Academic integrity, the term you might have breezed over on syllabus day, is actually a really important aspect of university work—one that goes beyond just plagiarism.
You see, at UBC, you will be expected to conduct a lot of research for your work, which will either be an expansion of existing ideas or a brand new perspective of your own.
No matter your faculty, you’ll be a part of an academic community that is pushing the boundaries of knowledge and they need your help to do it (like how peanut butter needs jelly to be complete). Integrity means that you will do this with honesty and a moral standing that you’ll only take credit for your own ideas.
How to create new ideas
Feel empowered that you’re at UBC because you have a level of intelligence that this institution wants to help foster. This means that you’re ready to, and expected to, bring new concepts to the table.
A new idea doesn’t come from nowhere.
All of the work you do here will be building upon the ideas of those before you. Your new approach or perspective on a subject is a fantastic addition to prior research and, working in tandem, you’ll be able to find a new angle.
How to do this:
It’s never too early to go to office hours for feedback and guidance on how to conduct research for your assignment. If you need help you are supported academically by professors and TA’s in your courses.
Improve your academic writing by booking a writing consultation with the Centre for Writing and Scholarly Communication. Peer reviewers will be able to help your writing process.
Understand citation expectations
Citations should not be seen as a burden to your work but rather an integral part of it. You’ll want to give credit to others in your field who have done work before you and helped to inform your own perspective. Citing is basically giving credit where credit is due.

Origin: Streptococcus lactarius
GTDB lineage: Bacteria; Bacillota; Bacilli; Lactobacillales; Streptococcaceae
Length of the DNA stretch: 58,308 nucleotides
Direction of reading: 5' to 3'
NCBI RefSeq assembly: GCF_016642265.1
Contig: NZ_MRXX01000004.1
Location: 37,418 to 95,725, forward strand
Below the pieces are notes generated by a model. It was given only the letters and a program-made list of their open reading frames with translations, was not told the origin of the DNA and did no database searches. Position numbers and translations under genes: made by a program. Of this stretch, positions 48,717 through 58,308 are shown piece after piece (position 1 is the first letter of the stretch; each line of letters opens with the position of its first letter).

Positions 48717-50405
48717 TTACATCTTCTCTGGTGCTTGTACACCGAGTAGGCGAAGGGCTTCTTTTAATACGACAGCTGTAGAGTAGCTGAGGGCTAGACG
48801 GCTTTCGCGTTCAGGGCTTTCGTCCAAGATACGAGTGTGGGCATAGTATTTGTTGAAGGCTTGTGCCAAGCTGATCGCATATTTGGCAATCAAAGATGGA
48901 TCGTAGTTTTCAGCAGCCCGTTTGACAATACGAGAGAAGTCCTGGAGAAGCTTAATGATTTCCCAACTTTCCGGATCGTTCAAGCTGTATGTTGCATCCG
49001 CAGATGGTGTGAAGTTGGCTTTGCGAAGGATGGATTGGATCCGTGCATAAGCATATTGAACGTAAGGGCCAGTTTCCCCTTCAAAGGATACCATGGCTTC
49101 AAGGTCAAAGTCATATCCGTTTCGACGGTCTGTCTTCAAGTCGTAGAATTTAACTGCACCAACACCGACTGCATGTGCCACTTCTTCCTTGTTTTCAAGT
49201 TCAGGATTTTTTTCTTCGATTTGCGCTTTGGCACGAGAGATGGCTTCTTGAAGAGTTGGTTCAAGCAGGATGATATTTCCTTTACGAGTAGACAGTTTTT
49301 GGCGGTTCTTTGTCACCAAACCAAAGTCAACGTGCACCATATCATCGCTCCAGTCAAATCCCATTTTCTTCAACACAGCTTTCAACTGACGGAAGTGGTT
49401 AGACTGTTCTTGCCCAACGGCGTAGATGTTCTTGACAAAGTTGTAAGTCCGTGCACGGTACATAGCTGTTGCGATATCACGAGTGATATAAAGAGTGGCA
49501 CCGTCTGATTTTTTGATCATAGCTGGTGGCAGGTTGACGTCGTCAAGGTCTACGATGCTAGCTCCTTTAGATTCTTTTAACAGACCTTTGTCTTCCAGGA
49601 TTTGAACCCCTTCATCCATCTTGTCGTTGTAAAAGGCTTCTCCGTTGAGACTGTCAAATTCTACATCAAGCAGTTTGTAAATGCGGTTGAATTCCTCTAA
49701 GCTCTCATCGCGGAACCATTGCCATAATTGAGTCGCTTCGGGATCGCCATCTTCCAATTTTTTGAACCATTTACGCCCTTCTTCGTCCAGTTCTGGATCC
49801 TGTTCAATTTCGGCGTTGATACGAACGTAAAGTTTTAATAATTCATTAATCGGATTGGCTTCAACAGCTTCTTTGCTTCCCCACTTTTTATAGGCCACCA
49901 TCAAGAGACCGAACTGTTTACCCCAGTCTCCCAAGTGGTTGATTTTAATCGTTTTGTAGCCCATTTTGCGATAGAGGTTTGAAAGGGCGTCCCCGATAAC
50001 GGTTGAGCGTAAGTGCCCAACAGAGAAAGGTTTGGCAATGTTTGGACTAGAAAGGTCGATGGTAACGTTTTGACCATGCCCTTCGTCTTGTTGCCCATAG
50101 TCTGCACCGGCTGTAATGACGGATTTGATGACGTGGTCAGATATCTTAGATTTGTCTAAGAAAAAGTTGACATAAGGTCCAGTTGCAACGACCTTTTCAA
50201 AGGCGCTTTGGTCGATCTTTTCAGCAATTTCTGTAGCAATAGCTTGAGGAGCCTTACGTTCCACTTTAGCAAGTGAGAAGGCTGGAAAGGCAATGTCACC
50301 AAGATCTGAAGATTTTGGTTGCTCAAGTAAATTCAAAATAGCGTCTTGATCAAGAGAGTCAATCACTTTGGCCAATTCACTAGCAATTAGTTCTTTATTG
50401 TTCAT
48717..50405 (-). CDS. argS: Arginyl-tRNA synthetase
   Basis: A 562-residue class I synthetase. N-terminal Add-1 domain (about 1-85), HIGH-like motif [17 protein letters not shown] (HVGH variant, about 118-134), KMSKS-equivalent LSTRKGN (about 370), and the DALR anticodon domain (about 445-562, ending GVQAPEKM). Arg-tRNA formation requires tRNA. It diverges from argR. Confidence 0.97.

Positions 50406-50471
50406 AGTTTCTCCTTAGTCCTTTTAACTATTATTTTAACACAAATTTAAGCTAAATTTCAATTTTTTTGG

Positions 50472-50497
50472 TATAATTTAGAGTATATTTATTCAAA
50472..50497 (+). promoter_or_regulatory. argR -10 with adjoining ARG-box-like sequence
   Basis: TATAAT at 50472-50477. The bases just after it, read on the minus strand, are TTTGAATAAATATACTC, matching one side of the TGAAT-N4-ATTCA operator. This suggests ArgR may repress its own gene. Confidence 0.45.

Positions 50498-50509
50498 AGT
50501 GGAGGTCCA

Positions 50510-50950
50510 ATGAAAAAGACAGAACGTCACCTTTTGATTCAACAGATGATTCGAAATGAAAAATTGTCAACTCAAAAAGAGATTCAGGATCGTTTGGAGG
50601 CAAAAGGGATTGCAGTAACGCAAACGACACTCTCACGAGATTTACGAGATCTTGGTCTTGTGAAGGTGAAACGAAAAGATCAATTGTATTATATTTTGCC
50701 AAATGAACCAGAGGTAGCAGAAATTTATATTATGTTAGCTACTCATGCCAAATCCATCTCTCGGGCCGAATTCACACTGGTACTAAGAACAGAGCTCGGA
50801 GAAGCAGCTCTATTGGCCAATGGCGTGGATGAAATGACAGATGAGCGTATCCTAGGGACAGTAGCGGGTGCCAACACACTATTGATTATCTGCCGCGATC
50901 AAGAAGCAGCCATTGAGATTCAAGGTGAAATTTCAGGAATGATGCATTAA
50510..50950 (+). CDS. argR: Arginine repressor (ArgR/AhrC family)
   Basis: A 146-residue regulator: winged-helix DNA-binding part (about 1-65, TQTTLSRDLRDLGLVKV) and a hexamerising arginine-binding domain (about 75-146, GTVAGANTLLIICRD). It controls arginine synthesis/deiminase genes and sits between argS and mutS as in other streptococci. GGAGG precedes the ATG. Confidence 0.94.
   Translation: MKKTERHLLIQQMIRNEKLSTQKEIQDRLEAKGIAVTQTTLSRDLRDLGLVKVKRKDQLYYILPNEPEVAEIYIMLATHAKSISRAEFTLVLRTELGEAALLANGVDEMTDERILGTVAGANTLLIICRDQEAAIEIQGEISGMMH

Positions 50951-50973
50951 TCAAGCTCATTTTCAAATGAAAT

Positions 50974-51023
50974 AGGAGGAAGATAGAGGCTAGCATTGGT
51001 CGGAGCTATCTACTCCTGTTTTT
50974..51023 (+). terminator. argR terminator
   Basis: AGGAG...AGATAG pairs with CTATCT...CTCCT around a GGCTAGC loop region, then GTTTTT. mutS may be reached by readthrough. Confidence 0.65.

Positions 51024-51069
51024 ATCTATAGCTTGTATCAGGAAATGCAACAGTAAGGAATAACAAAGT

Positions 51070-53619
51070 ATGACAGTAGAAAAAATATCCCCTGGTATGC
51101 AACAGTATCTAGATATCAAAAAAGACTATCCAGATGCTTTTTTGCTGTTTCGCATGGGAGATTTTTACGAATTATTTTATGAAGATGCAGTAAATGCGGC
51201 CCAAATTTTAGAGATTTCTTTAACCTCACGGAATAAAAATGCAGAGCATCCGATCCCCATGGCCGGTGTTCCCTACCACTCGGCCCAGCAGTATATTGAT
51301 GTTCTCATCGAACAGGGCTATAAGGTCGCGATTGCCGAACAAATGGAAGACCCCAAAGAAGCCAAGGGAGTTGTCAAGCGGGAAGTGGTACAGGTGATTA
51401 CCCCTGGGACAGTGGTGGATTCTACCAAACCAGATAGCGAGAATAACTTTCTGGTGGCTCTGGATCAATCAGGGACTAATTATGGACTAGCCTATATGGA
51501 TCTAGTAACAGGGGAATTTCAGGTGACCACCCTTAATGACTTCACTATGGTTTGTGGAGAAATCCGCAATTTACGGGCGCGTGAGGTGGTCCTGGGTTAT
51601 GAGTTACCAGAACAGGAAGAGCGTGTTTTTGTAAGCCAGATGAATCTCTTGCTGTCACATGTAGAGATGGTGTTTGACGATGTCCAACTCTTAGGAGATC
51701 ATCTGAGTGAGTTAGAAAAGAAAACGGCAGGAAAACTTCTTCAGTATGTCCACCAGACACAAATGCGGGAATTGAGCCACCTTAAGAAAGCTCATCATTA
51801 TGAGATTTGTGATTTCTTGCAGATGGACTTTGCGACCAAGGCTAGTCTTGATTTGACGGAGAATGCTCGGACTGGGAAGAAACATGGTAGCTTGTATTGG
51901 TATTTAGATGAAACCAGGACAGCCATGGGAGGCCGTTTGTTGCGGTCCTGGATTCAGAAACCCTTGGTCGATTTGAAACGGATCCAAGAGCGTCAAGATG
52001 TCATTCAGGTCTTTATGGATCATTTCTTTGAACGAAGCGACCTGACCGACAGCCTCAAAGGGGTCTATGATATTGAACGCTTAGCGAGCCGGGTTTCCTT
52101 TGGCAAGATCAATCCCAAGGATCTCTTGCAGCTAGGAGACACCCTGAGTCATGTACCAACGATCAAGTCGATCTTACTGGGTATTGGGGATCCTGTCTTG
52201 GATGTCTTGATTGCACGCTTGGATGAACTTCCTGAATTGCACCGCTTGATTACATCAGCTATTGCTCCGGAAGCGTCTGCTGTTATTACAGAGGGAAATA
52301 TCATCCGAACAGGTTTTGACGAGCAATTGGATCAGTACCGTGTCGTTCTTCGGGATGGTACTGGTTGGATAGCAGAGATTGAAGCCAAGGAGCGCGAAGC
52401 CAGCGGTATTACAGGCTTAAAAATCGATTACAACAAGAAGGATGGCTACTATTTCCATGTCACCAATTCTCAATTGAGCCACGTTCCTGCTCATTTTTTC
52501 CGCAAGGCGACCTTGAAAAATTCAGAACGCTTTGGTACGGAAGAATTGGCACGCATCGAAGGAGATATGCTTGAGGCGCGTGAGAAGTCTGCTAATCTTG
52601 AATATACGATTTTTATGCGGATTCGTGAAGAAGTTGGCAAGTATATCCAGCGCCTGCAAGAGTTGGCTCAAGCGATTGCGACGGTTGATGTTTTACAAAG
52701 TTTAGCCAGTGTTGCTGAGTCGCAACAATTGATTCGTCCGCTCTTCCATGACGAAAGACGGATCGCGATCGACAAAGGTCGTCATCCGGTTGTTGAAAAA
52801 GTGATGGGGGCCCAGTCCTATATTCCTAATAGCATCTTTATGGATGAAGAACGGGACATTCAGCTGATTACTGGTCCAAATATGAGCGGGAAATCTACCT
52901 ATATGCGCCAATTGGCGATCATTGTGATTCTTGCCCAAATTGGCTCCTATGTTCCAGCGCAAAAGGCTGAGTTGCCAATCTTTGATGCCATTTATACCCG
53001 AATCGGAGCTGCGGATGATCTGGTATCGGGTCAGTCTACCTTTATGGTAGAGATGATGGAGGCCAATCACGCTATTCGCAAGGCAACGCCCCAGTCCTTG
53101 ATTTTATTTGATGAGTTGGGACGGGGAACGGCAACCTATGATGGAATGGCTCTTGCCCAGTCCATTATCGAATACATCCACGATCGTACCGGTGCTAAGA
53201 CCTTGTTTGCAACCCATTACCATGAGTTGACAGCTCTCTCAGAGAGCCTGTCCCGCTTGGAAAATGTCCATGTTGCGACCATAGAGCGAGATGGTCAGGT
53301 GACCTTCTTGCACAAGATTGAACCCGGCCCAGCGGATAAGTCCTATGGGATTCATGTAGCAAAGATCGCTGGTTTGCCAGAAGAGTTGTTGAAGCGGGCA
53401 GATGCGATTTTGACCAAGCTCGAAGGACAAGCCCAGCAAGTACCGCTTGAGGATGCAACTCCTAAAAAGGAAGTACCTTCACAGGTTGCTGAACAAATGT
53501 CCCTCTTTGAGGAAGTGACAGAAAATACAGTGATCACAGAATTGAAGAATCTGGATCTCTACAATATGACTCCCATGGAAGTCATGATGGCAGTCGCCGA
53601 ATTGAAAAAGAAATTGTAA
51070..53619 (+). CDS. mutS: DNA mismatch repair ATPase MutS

Cite unless told otherwise.
Every article you read, every picture you use, every podcast you listen to needs to be given credit if it is used in a graded assignment. University is about building on old ideas from new angles and your instructor needs to know where you’re getting information from.
How to do this:
- If you need help on the various citation forms and when to use them, there are plenty of resources to guide you.
- Cite as you go! It’s a nightmare to try and fish through your browsing history to find that one article you quoted from.
- Make sure to carve out time at the end of your project to make your bibliography.
Not to sound ominous, but it needs to be stated that there are serious consequences to plagiarism. Being a university student means you must submit original work—you can’t claim the work of others to be your own.
Learn how to research properly
Wikipedia is great for many things, but unfortunately it’s not an accepted resource tool. Research takes time as you wade through information to find the best ones to support your argument.
The UBC Library is your best friend.
Learning how to research properly will be a skill that you'll be able to use beyond your time at UBC.
How to do this:
- If you need help with research, you can use all the resources available to you at the library.
- They have indexes where you can search for research by your specific subject.
- Their collections of books & media is vast and available to use.
- If you need peer-reviewed articles, you can easily search for those.
- You can personally ask a subject librarian for research assistance.
You are here to help expand knowledge, understanding, and points of view. And, while academic integrity can seem intimidating, it’s not as scary (or boring) as it sounds. It’s a huge part of the community that you’re now a part of—one that wants to see you thrive in your studies.